Here are five things that I use and enjoy for infusing vinegars.
- Plastic lids
- Serrated knives
- Wide mouth jars
- Organic produce
- Organic apple cider vinegar
— Plastic Lids
In our home, plastic lids work double duty.
When I infuse or “flash” pickle – a plastic lid will suffice. Real canning uses heat, metal lids and rings – I don’t actually can, so I don’t need the metal products. Luckily my plastic lids are perfect for vinegar infusions because the lids don’t corrode. The double duty bit points directly to my son who likes different foods on different plates…so I present his meals on various lids and food containers. He has no idea how Japanese this is, he just thinks it’s normal to have five dishes (one of them rice) each meal.
☞ Related: Food Photos from Tokyo Japan
Here’s a link to my favorite colored lids lately (a combination of wide and standard!).
If you have metal rings that you would rather use, place a layer of parchment paper under the ring to keep it away from the corrosive vinegar. Don’t use rusty rings.
— Serrated Knives
Usually I prefer my trusty 9″ santoku blade for everyday chopping, but I prefer a smaller serrated knife for vinegar infusion prep.
This is just personal preference; I prefer cutting citrus with a serrated edge. When cutting fruit for vinegar infusions I like looking at perfect slices – however it’s easy for air to get caught under said slices, so now I chop the citrus into chunks so that air bubbles don’t get stuck under my lemons, limes, grapefruit, or pomelos.
This tomato knife is similar to the Italian blade I use – but any serrated edge with a comfortable handle will be great.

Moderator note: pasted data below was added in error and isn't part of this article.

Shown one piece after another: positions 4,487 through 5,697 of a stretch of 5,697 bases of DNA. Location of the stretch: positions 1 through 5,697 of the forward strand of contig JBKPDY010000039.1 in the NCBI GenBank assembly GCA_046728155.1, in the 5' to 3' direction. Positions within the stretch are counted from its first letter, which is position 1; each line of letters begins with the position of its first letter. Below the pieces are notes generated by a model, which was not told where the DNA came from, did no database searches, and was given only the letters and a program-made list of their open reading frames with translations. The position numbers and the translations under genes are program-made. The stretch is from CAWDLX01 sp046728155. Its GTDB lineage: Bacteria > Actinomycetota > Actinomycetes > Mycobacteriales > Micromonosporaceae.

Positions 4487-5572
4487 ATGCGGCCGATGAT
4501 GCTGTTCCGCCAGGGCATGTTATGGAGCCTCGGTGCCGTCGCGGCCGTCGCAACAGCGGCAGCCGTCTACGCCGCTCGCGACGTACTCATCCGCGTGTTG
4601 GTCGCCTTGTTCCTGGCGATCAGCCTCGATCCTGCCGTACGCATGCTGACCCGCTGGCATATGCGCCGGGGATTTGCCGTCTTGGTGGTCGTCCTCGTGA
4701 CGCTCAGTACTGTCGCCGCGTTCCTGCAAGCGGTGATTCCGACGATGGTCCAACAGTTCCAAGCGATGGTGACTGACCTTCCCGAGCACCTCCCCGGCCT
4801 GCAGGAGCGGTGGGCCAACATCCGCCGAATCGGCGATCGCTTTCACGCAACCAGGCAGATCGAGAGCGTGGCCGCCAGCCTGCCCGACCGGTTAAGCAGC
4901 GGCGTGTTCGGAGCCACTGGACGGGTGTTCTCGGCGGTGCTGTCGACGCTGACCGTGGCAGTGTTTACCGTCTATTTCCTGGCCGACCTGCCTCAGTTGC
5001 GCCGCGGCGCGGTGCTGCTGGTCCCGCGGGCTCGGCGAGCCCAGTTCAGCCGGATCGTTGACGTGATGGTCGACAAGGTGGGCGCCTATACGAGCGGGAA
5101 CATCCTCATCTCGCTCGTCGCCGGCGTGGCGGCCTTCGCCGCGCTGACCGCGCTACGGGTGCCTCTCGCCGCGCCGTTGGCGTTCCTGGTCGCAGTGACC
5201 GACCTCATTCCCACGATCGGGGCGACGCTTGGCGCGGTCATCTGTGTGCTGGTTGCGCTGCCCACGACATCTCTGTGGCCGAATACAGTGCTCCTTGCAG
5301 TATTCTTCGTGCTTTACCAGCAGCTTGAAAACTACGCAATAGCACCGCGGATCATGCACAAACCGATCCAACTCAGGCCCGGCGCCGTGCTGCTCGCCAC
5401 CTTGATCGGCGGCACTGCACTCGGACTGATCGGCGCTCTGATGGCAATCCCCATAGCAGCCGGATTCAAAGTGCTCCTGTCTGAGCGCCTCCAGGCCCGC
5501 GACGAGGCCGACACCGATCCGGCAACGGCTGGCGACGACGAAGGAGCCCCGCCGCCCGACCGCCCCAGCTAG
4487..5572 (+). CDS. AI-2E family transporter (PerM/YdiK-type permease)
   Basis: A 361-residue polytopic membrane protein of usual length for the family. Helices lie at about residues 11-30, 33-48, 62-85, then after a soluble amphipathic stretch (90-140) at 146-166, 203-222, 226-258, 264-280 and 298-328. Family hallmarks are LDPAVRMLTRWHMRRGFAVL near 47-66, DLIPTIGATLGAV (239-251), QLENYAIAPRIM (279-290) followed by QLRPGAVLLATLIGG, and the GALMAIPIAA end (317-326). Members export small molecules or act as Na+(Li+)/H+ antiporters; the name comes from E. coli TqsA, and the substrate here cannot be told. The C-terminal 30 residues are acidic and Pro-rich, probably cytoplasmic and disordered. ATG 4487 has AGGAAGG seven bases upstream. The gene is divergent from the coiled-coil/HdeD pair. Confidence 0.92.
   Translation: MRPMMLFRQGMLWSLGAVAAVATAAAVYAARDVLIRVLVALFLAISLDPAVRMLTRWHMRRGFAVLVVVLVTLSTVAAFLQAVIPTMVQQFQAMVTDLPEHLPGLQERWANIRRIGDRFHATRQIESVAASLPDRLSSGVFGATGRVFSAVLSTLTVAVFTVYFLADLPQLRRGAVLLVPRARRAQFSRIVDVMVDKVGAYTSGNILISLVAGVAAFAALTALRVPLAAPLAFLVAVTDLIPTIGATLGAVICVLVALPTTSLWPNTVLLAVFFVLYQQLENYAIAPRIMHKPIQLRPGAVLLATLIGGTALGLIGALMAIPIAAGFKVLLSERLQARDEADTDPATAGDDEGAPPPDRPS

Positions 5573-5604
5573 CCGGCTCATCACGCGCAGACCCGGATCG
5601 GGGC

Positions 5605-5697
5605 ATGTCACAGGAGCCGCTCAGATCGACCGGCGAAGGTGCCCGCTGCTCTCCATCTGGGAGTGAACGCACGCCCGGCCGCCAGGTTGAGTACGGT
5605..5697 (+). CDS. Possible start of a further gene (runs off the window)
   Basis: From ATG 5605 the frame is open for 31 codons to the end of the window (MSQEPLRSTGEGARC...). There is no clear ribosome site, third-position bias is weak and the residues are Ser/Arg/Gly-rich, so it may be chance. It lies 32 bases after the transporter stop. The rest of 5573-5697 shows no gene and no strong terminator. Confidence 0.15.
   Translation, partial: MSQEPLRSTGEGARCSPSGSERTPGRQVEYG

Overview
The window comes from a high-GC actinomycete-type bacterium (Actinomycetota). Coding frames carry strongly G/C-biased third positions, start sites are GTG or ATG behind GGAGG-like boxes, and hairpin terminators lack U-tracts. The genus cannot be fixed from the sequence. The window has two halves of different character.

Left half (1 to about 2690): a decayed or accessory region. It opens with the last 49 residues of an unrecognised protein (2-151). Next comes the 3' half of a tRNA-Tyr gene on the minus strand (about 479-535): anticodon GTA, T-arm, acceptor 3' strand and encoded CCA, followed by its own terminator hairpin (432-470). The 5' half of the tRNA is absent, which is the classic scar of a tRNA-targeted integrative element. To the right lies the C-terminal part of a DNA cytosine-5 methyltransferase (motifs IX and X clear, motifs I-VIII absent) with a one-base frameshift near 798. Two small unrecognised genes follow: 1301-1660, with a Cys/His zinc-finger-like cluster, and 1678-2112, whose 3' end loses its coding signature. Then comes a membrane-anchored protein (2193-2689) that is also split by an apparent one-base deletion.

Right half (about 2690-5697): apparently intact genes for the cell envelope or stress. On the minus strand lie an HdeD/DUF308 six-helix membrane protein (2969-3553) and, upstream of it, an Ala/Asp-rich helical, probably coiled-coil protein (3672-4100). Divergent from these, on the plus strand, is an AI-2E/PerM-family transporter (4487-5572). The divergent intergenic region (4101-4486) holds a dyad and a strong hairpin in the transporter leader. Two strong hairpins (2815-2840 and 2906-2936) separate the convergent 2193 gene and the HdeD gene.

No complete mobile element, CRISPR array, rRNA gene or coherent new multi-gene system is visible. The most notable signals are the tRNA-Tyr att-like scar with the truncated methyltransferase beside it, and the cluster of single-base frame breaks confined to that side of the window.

— Wide-Mouth Jars
Traditional narrow-mouth jars work just fine of course, but I prefer wide.
Most of my jars are used to house leftover soups, homemade bone broth, homemade apple sauce, infused vinegar, and infused vodka.
My first infusions were vodka in small narrow-mouth jars, and I quickly learned that I prefer wide-mouth quart jars for everything else. Having a matching wide-mouth funnel makes a world of difference, and as a result our fridge always has several jars of soup, broth, or apple sauce ready to eat – because it’s SO EASY to load the good food into the jars.
— Organic Produce
I’ve always swayed towards organic everything, because I think it’s worth it to pay more dollars for fewer poisons on my food. Cost is definitely a factor, and one of the reasons that I love getting most of my organic produce from Misfits Market (here’s a discount code if they can ship to you: COOKWME-NJ8YAR).
Organic produce (regardless of seller) is a must-buy for anything infused. If you’re soaking something for weeks and intend to drink the medium you DON’T WANT TO INGEST PESTICIDES. Eww. Even when organic, I still rinse my things in a vinegar bath to safely clean the surfaces. I fill a large serving bowl with hot water and white vinegar (no soap!), and soak my citrus and peppers while I cut onions and peel & chop ginger and garlic.
— Organic Apple Cider Vinegar
I’m not going to go into reasons why a person may want to drink apple cider vinegar (ACV) because it’s easy to google and research on your own, but I can tell you honestly that if I’m drinking vinegar on purpose it’s either Bragg’s ACV or my own continuous-brewed kombucha that’s gotten vinegary on it’s own.
☞ Related: Kombucha Brewing
White vinegar has a similar bite, but it’s just not the same as ACV. I keep white vinegar for cooking (chicken adobo) and cleaning (coffee pots). But we keep Bragg’s apple cider vinegar to make tonics and shrubs.
I’ll be back soon to share some of my variants, and hope to inspire you to soak your own vinegars too! Meanwhile, here’s some reading material if you want to learn more and see some recipes (I’m not affiliated with the following sources – I’m just sharing them because I like these articles).
- nourishedkitchen.com – How to Make Fire Cider
- thekitchn.com – Fire Cider Recipes
- foodiewithfamily.com – Fire Cider Health Tonic and Homeopathic Remedy